Hitchcock had discovered Tippi Hedren in a television commercial for diet drink Sego (shown during the Today show in 1961) and signed her to a personal contract. He trained her, including screen tests filmed with actor Martin Balsam, and then cast her in The Birds (1963). He offered her the role during filming of The Birds. Hedren told writer Moral that she was "amazed" that Hitchcock would offer her this "incredible role", calling it a "once-in-a-lifetime opportunity". In 2005, more than 40 years after the film's release, she declared in an interview that Marnie is the favorite of her two films for Hitchcock, because of the intriguing, complex, challenging character that she played.[1]

Marnie continues to have its admirers, as actress Catherine Deneuve indicated that she would have loved to have played Marnie.[2] Actress Naomi Watts dressed up as Hedren's Marnie for the March 2008 issue of Vanity Fair magazine.[3]

Future soap opera actress Melody Thomas played the uncredited role of Marnie as a child in the flashbacks.

Sean Connery had been worried that his being under contract to Eon Productions for both James Bond and non-Bond films would limit his career, and turned down every non-Bond film Eon offered him. When asked what he wanted to do, Connery replied that he wanted to work with Alfred Hitchcock, which Eon arranged through their contacts.[4] Connery also shocked many people at the time by asking to see a script; some regarded that as an affront to Hitchcock. But Connery was worried about being typecast as a spy and he did not want to do a variation of North by Northwest or Notorious. When told by Hitchcock's agent that Cary Grant did not ask to see even one of Hitchcock's scripts Connery replied, "I'm not Cary Grant."[5] However, Hitchcock and Connery got on well during filming. Connery also said that he was happy with the film, "with certain reservations."[6]

Marnie became a milestone for several reasons. It was the last time that a "Hitchcock blonde" would have a central role in his films. It was also the final time that he would work with his key team members, who had figured so prominently in his films: director of photography Robert Burks who died in 1968; editor George Tomasini, who died soon after Marnie's release; and music composer Bernard Herrmann, who was fired during Hitchcock's next film, Torn Curtain (1966), when Hitchcock and Universal studio executives wanted a more contemporary "pop" tune for the film. Also, Hitchcock had noticed a strong similarity between Herrmann's score for Joy in the Morning and Marnie and believed Herrmann was repeating himself.[7] Herrmann's music for Marnie included excerpts in his special album for Decca Records. Also, lyrics were written to Herrmann's theme that were to be sung by Nat King Cole.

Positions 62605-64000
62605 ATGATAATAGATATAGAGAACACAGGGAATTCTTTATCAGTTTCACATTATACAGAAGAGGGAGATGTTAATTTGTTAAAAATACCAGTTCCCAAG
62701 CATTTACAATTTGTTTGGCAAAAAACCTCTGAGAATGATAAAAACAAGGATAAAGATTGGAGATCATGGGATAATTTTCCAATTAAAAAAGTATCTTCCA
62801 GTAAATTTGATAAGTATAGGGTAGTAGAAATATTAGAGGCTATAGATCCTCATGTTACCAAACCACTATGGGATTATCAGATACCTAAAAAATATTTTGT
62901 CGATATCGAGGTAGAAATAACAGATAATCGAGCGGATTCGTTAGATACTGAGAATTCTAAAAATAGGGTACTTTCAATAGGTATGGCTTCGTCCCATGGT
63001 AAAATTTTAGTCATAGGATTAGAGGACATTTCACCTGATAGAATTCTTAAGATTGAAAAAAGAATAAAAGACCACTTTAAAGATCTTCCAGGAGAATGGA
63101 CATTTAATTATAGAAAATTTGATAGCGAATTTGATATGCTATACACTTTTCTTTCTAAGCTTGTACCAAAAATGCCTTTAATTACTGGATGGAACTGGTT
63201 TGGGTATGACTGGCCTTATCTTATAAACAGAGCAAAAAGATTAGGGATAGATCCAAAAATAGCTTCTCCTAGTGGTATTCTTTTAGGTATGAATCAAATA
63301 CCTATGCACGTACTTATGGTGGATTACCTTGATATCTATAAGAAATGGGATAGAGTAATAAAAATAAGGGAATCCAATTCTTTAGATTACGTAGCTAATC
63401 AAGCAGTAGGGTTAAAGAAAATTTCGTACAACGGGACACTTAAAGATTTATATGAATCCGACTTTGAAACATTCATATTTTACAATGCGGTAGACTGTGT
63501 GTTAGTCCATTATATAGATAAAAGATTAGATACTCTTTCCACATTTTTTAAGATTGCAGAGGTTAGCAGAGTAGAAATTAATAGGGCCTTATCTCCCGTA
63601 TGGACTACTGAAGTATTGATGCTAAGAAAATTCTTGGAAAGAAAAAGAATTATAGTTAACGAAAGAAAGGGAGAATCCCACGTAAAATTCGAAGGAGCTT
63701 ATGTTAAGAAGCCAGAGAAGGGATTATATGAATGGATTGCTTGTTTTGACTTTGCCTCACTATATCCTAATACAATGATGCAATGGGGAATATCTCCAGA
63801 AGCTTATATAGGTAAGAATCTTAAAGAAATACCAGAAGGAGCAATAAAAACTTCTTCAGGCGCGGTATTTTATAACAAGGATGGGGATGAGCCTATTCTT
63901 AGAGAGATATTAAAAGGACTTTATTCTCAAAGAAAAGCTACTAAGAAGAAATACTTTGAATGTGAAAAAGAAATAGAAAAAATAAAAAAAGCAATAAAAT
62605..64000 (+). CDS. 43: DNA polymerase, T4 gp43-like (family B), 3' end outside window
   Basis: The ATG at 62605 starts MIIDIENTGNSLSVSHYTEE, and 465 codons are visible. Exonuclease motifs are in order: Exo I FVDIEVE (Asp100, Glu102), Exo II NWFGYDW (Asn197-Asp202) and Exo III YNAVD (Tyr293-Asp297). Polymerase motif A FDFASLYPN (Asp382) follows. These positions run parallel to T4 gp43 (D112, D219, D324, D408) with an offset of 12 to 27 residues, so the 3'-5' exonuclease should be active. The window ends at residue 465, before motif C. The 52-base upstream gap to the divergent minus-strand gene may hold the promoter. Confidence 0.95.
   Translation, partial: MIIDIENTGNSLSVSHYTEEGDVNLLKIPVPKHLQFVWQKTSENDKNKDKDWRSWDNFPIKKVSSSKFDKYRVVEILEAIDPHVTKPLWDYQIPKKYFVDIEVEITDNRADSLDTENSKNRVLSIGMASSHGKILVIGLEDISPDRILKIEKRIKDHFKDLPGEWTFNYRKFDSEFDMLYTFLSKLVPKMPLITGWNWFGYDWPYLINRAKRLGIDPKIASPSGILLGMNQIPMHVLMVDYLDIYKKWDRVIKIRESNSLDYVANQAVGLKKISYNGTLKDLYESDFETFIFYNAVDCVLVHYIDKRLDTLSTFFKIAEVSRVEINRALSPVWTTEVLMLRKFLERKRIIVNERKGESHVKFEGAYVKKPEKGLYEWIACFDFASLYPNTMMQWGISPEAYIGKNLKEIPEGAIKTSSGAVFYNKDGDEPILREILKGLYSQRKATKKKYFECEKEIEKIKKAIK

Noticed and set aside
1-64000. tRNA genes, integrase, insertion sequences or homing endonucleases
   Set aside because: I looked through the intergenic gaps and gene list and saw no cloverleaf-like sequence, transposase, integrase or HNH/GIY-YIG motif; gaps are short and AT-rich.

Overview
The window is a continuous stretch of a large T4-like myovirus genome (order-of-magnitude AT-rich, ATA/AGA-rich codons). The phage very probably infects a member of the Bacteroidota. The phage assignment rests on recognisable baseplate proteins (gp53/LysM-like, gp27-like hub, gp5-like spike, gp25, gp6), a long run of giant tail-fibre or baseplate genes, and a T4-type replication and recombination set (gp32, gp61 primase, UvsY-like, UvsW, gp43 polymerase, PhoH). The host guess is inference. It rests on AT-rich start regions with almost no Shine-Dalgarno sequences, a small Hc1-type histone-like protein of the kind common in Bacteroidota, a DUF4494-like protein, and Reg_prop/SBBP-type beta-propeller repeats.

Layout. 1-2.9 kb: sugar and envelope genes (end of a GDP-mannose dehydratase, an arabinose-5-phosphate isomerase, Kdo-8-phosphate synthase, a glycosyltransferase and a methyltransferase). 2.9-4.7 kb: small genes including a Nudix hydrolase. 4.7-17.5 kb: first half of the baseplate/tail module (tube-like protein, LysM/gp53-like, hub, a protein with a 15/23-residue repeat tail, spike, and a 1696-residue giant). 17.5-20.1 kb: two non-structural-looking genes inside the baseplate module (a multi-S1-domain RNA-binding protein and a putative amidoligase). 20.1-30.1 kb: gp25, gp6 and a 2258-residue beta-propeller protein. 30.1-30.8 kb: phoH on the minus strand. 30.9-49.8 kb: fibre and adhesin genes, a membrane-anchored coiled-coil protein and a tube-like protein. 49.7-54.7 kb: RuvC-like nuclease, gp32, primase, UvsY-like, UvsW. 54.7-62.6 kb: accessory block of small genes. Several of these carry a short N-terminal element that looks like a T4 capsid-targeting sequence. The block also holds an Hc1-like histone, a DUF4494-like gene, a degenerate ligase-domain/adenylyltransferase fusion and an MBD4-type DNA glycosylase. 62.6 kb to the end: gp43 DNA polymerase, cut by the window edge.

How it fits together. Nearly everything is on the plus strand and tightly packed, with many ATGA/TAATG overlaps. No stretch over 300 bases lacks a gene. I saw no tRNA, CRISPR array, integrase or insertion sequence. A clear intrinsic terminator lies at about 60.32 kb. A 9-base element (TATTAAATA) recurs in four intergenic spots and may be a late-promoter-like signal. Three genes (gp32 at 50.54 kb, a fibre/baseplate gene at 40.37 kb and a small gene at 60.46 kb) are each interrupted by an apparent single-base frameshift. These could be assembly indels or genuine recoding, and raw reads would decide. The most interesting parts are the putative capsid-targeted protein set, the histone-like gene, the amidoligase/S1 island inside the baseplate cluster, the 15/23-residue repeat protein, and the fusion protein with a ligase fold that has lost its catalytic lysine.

In a making-of documentary on the DVD release, unit manager Hilton A. Green explains that shooting had been scheduled to begin on November 25, 1963, but had to be postponed because the nation was in mourning for John F. Kennedy, who had been shot three days before.

Although they played daughter and mother, Hedren (34) was only eight years younger than Latham (42).

Play adaptation

In 2001, Sean O'Connor adapted Marnie to the stage and reverted the setting back to England, as it was in the Winston Graham novel that the film was originally based on.[8]

In popular culture

  • The band The Violets released a single titled "Foreo" in February 2007; the title refers to Marnie's horse. (Although the song refers to Marnie, the music video contains images inspired by the opening credits to Vertigo).[9]

References

  1. ^ Leon Worden. "SCV NEWSMAKER OF THE WEEK: Tippi Hedren". Santa Clarita Valley Historical Society. http://www.scvhistory.com/scvhistory/signal/newsmaker/sg030605.htm. Retrieved 2005-03-05.  
  2. ^ Andrew, Geoff (September 21, 2005). "Catherine Deneuve". Guardian. http://film.guardian.co.uk/interview/interviewpages/0,,1577158,00.html.  
  3. ^ Vanity Fair photograph
  4. ^ Broccoli, Albert R.; Zec, Donald. When the Snow Melts: The Autobiography of Cubby Broccoli. Trans-Atlantic Publications 1999
  5. ^ "Canny Scot". Time. January 10, 1964. http://www.time.com/time/magazine/article/0,9171,875552,00.html?promoid=googlep.  
  6. ^ "PLAYBOY INTERVIEW: SEAN CONNERY". Playboy magazine. November 1965. http://seanconneryonline.com/art_playboy1165.htm.  
  7. ^ Smith, Steven C. A Heart at Fire's Centre: The Life and Music of Bernard Herrmann. University of California Press, 1991, p. 268
  8. ^ Gardner, Lyn (January 24, 2001). "Marnie". The Guardian. http://arts.guardian.co.uk/reviews/story/0,,699345,00.html.  
  9. ^ Kharas, Kev (February 12, 2007). "Our reviews". www.drownedinsound.com. http://www.drownedinsound.com/release/view/9119.